"I Heard It Through the Grapevine" is a song written by Norman Whitfield and Barrett Strong for Motown Records in 1966, and made famous by Marvin Gaye in a single released in October 1968 on Motown's Tamla label.
Originally recorded by Smokey Robinson & the Miracles in 1966, that version was rejected by Motown owner Berry Gordy, who told Whitfield and Strong to make it stronger. After recording the song with Marvin Gaye in 1967, which Gordy also rejected, Whitfield produced a version with Gladys Knight & the Pips, which Gordy agreed to release as a single in September 1967, and which went to number two in the Billboard chart. The Marvin Gaye version was placed on his 1968 album In the Groove, where it gained the attention of radio disc jockeys, and Gordy finally agreed to its release as a single in October 1968, when it went to the top of the Billboard Pop Singles chart for seven weeks from December 1968 to January 1969 and became for a time the biggest hit single on the Motown label. The Gaye recording has since become acclaimed a soul classic, and in 2004, it was placed on the Rolling Stone list of The 500 Greatest Songs of All Time. On the commemorative 50th Anniversary of the Billboard Hot 100 issue of Billboard magazine in June 2008, Marvin Gaye's "Grapevine" was ranked 65th. It was also inducted to theGrammy Hall of Fame for "historical, artistic and significant" value.
In addition to being released several times by Motown artists, the song has been covered by a range of musicians including Creedence Clearwater Revival, who made an eleven-minute interpretation for their 1970 album, Cosmo's Factory; and has been used twice in television commercials – each time using session musicians recreating the style of the Marvin Gaye version: the 1985 Levi's commercial, "Launderette", featuring male model Nick Kamen, and the 1986 California raisins promotion with Buddy Miles as the singer for the clay animation group The California Raisins.
By 1966, Barrett Strong, the singer on Motown Records' breakthrough hit, "Money (That's What I Want)", had the basics of a song he had started to write in Chicago, where the idea had come to him while walking down Michigan Avenue that people were always saying "I heard it through the grapevine". The phrase is associated with black slaves during the Civil War, who had their form of telegraph: the human grapevine. Producer Norman Whitfield worked with Strong on the song, adding lyrics to Strong's basic Ray Charles influenced gospel tune and the single chorus line of "I heard it through the grapevine". This was to be the first of a number of successful collaborations between Strong and Whitfield.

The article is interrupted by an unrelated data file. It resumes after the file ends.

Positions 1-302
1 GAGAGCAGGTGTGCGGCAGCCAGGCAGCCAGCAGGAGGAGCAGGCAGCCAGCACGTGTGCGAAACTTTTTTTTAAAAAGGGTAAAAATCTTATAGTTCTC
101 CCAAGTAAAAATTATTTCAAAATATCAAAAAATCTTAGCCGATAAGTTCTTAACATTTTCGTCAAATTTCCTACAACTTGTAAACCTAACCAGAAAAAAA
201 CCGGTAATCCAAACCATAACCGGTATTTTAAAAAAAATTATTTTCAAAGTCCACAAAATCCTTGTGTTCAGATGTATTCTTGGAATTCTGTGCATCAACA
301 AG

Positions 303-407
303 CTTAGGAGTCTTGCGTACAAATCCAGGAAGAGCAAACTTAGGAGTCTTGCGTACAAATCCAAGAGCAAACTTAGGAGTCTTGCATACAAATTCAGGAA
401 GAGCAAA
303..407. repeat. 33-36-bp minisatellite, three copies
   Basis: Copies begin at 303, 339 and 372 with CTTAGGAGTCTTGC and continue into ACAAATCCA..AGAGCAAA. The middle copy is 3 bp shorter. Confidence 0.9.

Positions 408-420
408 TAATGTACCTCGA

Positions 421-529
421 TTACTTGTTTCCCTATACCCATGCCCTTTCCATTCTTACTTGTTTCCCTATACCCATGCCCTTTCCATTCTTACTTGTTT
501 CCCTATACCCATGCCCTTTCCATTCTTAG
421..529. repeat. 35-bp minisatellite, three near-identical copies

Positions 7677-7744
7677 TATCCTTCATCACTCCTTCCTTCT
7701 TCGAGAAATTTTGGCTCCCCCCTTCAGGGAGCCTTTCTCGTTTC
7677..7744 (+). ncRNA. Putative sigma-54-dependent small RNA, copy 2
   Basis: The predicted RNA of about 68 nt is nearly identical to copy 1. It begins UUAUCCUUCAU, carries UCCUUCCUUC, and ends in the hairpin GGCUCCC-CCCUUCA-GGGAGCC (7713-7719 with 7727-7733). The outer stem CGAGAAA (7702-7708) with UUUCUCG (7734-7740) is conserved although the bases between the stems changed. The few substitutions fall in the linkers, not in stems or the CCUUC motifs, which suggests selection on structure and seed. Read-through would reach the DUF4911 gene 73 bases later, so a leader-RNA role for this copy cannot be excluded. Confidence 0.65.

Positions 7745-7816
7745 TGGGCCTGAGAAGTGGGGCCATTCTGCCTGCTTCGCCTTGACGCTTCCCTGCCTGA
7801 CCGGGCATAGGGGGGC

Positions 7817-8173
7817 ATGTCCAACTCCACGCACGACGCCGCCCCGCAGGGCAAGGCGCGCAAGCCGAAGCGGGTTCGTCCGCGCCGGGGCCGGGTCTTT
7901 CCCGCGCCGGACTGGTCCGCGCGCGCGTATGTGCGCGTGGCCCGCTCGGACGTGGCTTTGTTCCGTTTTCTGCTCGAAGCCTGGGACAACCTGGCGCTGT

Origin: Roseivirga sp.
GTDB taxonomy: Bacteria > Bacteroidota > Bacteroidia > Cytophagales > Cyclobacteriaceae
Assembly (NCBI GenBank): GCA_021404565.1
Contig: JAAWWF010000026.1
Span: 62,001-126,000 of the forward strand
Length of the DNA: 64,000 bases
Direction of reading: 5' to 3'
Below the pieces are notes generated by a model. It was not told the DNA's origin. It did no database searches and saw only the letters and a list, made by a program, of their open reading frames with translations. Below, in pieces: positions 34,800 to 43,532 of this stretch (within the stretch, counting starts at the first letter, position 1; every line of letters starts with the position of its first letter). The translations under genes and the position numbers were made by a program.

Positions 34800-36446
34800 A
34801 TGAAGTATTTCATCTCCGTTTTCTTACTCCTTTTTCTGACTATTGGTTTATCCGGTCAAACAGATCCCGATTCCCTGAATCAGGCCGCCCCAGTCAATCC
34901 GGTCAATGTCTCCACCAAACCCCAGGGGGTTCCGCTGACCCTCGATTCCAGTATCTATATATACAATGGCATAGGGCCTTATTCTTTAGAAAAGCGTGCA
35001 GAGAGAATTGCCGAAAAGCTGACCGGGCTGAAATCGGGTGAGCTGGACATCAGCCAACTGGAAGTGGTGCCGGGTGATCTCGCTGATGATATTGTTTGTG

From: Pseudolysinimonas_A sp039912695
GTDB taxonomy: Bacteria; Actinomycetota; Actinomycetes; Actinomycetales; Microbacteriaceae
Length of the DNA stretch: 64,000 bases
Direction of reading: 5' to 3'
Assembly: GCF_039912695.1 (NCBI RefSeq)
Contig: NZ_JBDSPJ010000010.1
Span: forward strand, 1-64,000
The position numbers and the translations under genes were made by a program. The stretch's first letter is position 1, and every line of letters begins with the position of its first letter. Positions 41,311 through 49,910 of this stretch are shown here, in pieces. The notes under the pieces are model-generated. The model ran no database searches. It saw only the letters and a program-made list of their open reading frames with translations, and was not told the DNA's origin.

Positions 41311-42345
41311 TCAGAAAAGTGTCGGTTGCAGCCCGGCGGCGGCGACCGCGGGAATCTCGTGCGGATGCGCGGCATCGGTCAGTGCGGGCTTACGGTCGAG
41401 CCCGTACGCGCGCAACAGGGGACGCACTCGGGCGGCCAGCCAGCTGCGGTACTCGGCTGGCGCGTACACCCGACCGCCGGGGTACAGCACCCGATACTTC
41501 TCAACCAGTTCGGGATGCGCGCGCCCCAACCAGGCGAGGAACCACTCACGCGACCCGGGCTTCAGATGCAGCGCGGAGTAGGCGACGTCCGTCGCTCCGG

The lyrics tell the story in a first person narrative of the betrayal of the singer's romantic partner, how he heard about it indirectly via gossip from other people (through the "grapevine"), and the emotional pain and disbelief he is suffering.
Producer Norman Whitfield recorded "I Heard It Through the Grapevine" with various Motown artists. The first known recording is with the Miracles on August 6, 1966, though there may also have been a recording with the Isley Brothers, or at least Whitfield intended to record it with them; however a track has not turned up – some Motown historians believe that a session may have been scheduled but cancelled. The Miracles' version was not released as a single due to Berry Gordy's veto during Motown's weekly quality control meetings; Gordy advised Whitfield and Strong to create a stronger single. The Miracles version later appeared on their 1968 Special Occasion album, with a slightly different take, possibly from the same session but unreleased, appearing on the 1998 compilation album, Motown Sings Motown Treasures. Marvin Gaye's version was recorded in spring 1967, and is the second known recording, though was also rejected by Gordy as a single, and would also later go onto an album, In the Groove. The third recording was in 1967 with Gladys Knight and the Pips in a new, faster arrangement. Gordy accepted the new arrangement and the Gladys Knight version was released as a single in September 1967, reaching number 2 in the charts. When Gaye's album with his version of Grapevine was released in August 1968 radio disc jockeys were playing the song, so Gordy had it released as a single in November when it went to number one.
In 1968 Bobby Taylor & the Vancouvers recorded a version for their debut album based on Gladys' recent hit; however, after hearing the Marvin Gaye version, they felt they'd made the wrong choice. In 1969, Whitfield produced a version for the Temptations "psychedelic soul" album, Cloud Nine, in which he "brought compelling percussion to the fore, and relegated the piano well into the wings". In 1971, the Undisputed Truth became the final Motown act to record the song in its Marvin-styled version. The song was also covered by the Chi-Lites on their 1969 debut album Give It Away.